The United States should not underestimate the value of soft power. It is an integral part of the rebalance and U.S. diplomacy more globally, engaging and deepening partnerships that might otherwise not have such diplomatic investment on either side. The federal government should continue to invest in these soft power forms of public diplomacy and resist any harsh budget cuts if at all possible.

Mr. Jack Georgieff is a visiting Thawley Scholar from the Lowy Institute with the office of the Japan Chair at CSIS. Follow him on twitter @JackGeorgieff.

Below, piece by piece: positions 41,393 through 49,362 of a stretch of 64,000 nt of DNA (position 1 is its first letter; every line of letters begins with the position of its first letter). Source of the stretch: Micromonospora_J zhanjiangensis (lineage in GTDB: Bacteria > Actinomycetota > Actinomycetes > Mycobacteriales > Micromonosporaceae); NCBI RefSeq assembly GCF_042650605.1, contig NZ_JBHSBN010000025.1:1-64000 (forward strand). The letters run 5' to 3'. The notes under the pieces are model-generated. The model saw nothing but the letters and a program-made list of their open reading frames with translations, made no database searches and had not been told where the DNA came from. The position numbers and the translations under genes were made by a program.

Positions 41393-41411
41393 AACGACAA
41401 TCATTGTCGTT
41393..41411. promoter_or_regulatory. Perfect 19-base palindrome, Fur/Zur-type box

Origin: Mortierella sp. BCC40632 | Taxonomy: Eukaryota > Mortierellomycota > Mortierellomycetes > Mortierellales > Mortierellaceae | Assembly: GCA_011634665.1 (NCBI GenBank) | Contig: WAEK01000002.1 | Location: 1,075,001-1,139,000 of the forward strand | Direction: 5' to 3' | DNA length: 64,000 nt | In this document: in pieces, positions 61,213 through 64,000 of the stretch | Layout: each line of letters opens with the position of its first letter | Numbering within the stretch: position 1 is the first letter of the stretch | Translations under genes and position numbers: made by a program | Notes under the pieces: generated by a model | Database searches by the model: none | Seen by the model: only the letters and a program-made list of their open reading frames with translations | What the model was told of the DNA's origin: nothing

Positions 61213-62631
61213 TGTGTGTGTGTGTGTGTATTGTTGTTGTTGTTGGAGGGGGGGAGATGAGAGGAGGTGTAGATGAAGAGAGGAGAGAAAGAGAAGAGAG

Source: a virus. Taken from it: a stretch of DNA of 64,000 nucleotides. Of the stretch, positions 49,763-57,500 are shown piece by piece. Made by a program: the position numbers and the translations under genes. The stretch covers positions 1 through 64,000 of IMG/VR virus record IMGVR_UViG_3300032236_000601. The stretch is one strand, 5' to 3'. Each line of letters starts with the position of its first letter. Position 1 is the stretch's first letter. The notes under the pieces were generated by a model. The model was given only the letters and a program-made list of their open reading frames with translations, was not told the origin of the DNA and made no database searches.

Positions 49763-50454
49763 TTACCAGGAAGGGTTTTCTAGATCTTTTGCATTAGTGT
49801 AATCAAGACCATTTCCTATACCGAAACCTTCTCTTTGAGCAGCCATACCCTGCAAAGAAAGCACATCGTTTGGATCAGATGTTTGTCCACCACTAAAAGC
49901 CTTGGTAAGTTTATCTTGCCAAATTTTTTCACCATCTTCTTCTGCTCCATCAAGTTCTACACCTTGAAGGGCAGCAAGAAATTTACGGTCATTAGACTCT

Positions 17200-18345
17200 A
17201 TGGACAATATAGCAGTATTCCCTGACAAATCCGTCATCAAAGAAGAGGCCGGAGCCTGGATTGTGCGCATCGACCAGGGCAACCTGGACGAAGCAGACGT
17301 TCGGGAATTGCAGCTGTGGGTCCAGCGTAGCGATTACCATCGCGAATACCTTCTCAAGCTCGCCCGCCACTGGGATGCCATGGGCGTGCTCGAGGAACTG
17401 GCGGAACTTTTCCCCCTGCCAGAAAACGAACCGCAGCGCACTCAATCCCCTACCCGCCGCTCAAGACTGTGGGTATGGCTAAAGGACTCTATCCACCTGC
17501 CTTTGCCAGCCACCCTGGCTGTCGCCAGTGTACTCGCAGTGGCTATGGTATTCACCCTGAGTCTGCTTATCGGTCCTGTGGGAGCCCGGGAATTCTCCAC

1 comment for “U.S. Soft Power & the Rebalance: Public Diplomacy in New Zealand and Indonesia

  1. Jessica Alamyar
    June 19, 2013 at 02:33

    The extent to which countries in the Asia Pacific, such as Indonesia and the like, have embarked on social and political reform as a result of America’s soft power play is at the very least dubious. It is interesting how often anaylsts especially in the Western media, posit the source of countries’ moves towards gender equality for instance with the United States, perhaps working from the( false) assumption that America is the penulitmate example to freedom, equality and liberty.